Age of Product’s Food for Thought of July 10th, 2016—shared with 3,258 peers—explores the shark-jumping nature of Scrum certifications, how cat herders and team therapists can make a living with Scrum, and how the Scrum master role evolves in organizations.
We then talk about carrots and sticks in agile ceremonies, Scrum personas, and the five new Scrum values of 2016. (Too much Scrum? Well, it’s summer time on the northern hemisphere…)
We also dive deep into the discussion between data-drivenness and UX, why A/B testing is a great management practice, and how to schedule meetings that don’t aggravate makers.
Last, but not least, we learn how to steal from the competition, embrace the holy grail of “the one metric”, and are blown away by the best list of mental models so far created. Have a great Sunday!
Agile & Scrum Certifications
How to train your Agile:
Dan North reflects on what led to the plethora of practises, religion and superstition that surrounds modern “agile” methods.
Modern Scrum is a certification-laden minefield of detailed practises and roles. To legitimately describe oneself as a Scrum Master or Product Owner involves an expensive two day certification class taught by someone who in turn took an eye-wateringly expensive Scrum Trainer class, from one of the competing factions of “Professional” or “Certified” (but ironically not both) schools of Scrum training.
Describing the Role of the Scrum Master:
Tanner Wortham on how he would describe his function as cat herder, team therapist, and dot connector—pardon me: Scrum Master—to his 91 year-old grandmother.
Evolution of the Scrum Master:
Ron Eringa asks about the perfect person for the role of Scrum Master: Is it a (project) manager, a team leader or maybe one of the development team members? Should he have technical skills or is he more a people manager?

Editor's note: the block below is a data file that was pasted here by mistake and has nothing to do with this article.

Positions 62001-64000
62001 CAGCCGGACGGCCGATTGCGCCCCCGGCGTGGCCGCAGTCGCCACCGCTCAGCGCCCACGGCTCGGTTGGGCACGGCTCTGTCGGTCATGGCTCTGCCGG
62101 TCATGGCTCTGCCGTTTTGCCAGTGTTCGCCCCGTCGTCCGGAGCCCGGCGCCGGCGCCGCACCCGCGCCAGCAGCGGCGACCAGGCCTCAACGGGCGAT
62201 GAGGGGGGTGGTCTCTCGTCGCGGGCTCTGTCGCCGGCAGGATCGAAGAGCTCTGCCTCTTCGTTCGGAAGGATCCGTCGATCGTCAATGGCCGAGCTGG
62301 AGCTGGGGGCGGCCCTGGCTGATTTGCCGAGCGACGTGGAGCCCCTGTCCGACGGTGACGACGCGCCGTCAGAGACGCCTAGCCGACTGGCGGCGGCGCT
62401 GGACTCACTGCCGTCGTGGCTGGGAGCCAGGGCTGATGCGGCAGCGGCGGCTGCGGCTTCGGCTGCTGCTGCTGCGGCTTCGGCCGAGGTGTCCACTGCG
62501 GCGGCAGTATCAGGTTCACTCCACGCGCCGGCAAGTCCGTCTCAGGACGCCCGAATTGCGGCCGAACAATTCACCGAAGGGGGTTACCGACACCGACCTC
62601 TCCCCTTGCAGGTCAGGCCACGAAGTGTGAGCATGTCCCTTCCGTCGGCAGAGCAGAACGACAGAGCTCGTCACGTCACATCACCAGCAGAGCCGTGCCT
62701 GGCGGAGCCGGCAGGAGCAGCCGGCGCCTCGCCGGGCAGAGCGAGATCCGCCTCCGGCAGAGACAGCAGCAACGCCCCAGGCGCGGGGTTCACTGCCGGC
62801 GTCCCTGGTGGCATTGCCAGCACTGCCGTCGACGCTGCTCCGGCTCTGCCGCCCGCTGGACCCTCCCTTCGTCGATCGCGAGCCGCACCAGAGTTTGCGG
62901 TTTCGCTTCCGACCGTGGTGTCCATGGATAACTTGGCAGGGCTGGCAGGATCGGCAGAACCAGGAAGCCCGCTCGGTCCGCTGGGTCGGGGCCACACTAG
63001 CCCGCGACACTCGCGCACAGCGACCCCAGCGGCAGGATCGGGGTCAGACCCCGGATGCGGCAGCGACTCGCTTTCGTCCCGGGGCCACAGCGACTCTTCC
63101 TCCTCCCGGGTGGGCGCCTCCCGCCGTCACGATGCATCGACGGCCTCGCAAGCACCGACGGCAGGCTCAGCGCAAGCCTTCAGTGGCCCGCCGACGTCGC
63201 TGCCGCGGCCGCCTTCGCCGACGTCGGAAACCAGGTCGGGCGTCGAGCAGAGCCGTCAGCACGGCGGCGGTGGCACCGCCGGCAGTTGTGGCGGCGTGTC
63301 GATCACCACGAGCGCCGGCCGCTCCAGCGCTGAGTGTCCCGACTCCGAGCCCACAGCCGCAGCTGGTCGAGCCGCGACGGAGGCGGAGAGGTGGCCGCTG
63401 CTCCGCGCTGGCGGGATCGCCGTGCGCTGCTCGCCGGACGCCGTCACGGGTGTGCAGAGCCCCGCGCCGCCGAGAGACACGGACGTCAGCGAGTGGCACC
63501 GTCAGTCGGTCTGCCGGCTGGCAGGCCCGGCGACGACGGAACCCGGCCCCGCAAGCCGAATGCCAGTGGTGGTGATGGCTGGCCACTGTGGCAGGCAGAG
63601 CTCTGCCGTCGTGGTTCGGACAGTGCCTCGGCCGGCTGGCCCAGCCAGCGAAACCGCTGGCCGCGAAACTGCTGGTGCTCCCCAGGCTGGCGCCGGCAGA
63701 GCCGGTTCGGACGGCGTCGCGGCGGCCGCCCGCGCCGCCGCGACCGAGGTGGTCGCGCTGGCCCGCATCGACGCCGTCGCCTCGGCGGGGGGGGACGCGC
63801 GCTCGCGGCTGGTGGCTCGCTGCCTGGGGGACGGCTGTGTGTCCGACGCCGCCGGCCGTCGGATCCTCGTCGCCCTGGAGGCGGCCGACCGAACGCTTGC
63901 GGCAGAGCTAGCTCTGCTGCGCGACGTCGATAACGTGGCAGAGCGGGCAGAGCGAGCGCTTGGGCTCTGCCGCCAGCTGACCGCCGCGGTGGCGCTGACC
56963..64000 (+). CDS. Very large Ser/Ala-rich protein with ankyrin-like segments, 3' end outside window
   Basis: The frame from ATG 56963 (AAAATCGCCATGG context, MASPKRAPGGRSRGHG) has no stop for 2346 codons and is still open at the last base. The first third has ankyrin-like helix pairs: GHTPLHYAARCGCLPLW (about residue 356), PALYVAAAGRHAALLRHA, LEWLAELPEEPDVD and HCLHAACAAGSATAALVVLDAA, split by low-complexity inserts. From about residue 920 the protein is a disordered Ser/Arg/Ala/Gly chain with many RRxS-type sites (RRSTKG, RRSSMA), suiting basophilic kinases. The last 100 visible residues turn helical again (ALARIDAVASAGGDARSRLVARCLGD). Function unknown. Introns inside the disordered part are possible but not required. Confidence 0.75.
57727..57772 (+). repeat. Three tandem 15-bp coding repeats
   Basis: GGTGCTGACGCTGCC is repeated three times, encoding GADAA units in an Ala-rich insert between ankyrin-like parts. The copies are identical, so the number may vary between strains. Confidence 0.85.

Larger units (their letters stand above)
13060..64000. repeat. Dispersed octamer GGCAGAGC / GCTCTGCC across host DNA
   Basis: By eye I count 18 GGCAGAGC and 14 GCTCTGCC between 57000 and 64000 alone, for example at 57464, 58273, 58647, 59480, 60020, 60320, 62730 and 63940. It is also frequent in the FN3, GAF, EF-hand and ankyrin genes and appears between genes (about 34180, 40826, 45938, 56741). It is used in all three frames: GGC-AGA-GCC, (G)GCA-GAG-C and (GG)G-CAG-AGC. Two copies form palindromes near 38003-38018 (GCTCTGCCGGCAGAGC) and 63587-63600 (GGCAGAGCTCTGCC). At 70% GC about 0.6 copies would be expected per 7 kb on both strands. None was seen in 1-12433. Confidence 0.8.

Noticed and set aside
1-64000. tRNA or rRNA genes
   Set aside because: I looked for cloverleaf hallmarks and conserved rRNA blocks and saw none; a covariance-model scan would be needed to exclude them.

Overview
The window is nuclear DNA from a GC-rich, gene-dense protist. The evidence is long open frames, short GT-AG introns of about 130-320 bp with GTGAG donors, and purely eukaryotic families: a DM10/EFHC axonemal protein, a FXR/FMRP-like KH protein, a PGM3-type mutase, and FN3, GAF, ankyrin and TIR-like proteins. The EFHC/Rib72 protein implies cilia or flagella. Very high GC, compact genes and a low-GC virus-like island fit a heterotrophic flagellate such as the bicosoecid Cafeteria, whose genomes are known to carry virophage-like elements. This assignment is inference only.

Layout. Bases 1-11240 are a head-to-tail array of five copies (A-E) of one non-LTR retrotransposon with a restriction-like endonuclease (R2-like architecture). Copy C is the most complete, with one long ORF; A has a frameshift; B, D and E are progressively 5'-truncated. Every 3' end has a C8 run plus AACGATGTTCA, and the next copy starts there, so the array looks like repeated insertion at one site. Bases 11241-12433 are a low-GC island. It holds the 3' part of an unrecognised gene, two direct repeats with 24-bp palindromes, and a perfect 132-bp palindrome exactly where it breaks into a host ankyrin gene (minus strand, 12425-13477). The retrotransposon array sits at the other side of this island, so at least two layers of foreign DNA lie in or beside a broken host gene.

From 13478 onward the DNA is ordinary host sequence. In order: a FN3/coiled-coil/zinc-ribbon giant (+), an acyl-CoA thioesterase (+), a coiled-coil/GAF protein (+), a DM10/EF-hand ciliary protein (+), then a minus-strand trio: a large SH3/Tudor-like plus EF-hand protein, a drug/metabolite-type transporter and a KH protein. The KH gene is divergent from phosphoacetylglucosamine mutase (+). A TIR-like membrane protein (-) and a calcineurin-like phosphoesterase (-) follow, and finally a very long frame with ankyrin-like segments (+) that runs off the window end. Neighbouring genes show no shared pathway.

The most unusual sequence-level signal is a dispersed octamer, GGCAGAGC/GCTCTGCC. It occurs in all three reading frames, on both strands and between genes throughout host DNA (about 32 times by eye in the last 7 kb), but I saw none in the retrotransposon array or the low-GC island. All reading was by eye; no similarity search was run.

Scrum.org): Are carrots and sticks allowed on Daily Scrum?(via
Kate Terlecka challenges Mike Cohn’s suggestions from “Incentives and Deterrents for Starting Daily Scrum on Time” on how to rum the daily scrum.
Daily Scrum Personas:
Phil Zofrea on typical personas within a Scrum team, attending the daily standups, their characteristics, and how to coach them.
Scrum.org): Updates to the Scrum Guide – The 5 Scrum values take center stageand (via
Ken Schwaber and Jeff Sutherland, the creators of Scrum, added five values to the 2016 Scrum guide: Courage, commitment, focus, openness, and respect.
Summer Reading List
- Ash Maurya: Scaling Lean: Mastering the Key Metrics for Startup Growth
- Stephen Bungay: The Art of Action: How Leaders Close the Gaps between Plans, Actions, and Results
- Daniel H. Pink: Drive: The Surprising Truth About What Motivates Us
- L. David Marquet: Turn the Ship Around!: A True Story of Turning Followers into Leaders
Product & Lean
Medium): Metrics Versus Experience(via
Julie Zhuo, Vice President Product Design at Facebook, shares her experience with having a productive conversation about metrics and good (user) experiences.
(via First Round Capital): How A/B Testing at LinkedIn, Wealthfront and eBay Made Me a Better Manager
Elliot Shmukler—Instacart’s VP of Product—on why A/B testing not only a sound product development practice, but also an effective management tool.
Harvard Business Review): Meetings That Work for Both Managers and Makers(via
Shani Harmon on the differences between “maker” and “manager” schedules—to speak with Y Combinator founder Paul Graham—and how to create meeting schedules that respect the requirements of both.
UX Booth): How to Check Out the Competition(via
Sarah Khan on how to check out the competition from a UX perspective. (Remember Steve Jobs: “Good artists copy; great artists steal”?)
Medium): Lean Analytics: Why the “One Metric” is more complicated than it sounds(via
Nichole Elizabeth DeMeré on the both simple and complex task of finding what is most important to the health and growth of your company right now, measure it, and improve on it.
Mind The Product): Why Continuous Delivery and DevOps are Product Managers' Best Friends(via
Suzie Prince on why continuous delivery is a product manager’s new best friends forever.
Medium): Mental Models I Find Repeatedly Useful(via
Gabriel Weinberg, founder & CEO of DuckDuckGo, and co-author of “Traction”, provides a comprehensive list of mental models that have been repeatedly useful to him, starting with “Explaining”, via “Managing”, and ending with the “Internet”.